The world marks World Immunization Week humans have much to celebrate. But some people due to lack of awareness tend to ignore the science of vaccination.
Smallpox has been effectively eradicated from the world, and according to the World Health Organization, more children than ever are getting routine vaccinations every year. And aid workers scouring the globe have come very close to eradicating diseases like diphtheria and polio saving countless lives in the process.
But health workers are also fighting a disturbing trend of misinformation urging people to ignore the science of vaccination. The result has been fear and even violence in some rural areas and lesser developed countries where aid workers are attempting to immunize those most vulnerable, and eradicate the last holdouts of diseases like polio.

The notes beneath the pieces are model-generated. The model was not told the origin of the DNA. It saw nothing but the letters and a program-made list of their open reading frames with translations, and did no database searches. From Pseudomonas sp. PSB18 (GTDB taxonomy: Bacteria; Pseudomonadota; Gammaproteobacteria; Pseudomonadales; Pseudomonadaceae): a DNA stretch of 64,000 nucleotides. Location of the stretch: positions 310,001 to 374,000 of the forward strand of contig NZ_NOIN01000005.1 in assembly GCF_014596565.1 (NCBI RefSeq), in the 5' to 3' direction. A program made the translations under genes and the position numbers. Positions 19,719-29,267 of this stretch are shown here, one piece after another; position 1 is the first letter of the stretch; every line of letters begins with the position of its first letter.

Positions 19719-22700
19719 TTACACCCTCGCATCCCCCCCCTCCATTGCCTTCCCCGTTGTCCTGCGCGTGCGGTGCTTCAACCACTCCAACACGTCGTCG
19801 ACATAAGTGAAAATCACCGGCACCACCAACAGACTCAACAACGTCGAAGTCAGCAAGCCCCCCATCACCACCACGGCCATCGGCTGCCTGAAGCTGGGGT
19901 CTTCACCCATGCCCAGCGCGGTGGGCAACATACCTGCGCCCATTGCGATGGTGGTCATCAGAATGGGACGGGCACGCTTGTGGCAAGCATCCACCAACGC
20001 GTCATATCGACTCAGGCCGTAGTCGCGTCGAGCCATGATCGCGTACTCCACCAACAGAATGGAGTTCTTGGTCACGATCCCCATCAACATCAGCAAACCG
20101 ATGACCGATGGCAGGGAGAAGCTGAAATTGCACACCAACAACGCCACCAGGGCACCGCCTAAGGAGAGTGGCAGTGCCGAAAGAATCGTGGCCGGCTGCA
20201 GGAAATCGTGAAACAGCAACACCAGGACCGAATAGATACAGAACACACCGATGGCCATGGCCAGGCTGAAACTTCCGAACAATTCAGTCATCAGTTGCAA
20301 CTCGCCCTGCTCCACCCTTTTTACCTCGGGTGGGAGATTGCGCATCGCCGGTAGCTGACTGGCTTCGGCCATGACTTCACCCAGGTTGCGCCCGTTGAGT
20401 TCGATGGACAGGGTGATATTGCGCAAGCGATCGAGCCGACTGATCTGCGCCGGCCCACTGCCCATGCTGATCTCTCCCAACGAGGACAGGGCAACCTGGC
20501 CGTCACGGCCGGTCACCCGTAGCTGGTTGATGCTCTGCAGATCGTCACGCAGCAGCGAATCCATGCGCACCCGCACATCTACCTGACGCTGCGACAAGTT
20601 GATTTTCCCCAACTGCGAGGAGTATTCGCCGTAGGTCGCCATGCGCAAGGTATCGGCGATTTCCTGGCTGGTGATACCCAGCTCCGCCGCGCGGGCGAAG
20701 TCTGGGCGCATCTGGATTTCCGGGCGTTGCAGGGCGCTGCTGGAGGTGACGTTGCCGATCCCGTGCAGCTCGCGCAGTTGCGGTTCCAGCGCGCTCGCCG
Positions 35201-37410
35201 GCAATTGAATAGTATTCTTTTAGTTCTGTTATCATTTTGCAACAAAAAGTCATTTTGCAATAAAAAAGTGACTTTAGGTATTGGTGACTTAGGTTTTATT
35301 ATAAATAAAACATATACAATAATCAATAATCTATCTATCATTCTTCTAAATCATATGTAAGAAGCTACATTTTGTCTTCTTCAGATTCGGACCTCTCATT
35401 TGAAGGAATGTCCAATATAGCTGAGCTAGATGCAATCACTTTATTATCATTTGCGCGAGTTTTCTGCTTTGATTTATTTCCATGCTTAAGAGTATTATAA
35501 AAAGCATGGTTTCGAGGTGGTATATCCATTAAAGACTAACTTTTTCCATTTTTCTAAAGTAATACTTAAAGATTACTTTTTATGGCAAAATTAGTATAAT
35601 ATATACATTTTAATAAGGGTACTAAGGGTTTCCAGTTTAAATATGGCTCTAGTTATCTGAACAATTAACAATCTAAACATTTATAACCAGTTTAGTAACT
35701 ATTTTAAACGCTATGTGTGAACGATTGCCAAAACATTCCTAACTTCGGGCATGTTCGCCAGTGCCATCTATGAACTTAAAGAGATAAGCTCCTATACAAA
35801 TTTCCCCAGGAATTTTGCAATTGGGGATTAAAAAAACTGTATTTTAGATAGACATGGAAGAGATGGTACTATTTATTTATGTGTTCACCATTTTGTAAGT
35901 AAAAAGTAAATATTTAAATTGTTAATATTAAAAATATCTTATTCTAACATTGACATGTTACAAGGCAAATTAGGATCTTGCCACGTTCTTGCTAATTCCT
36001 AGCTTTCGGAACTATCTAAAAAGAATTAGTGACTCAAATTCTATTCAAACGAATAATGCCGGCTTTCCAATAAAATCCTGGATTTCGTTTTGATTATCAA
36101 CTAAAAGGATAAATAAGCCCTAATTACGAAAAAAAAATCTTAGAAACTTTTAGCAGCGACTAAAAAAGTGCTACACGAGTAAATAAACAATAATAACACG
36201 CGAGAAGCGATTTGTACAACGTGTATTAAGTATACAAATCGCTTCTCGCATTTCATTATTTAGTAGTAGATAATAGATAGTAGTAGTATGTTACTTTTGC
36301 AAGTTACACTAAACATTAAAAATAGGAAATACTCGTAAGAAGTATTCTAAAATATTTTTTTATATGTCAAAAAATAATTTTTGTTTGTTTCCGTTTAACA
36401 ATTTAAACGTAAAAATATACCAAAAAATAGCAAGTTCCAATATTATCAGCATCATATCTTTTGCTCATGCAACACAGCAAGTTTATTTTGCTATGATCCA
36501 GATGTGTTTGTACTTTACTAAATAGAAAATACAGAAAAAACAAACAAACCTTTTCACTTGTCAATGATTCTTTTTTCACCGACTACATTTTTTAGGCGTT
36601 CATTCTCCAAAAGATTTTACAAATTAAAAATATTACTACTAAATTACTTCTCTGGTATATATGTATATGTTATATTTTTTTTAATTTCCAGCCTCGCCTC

In early April a worker in Pakistan was shot outside a family home as he attempted to talk the family into vaccinating their child against polio. And late last year, two aid workers were gunned down as they were on a vaccine drive.
The number of people who refuse to vaccinate their children is growing thanks to an anti-vaccine grassroots movement that shares information on social media platforms.
Health care workers need to be armed with “data and information and can be able to talk to their children mothers and to the fathers or guardians of the children about the importance of vaccination that is very critical.”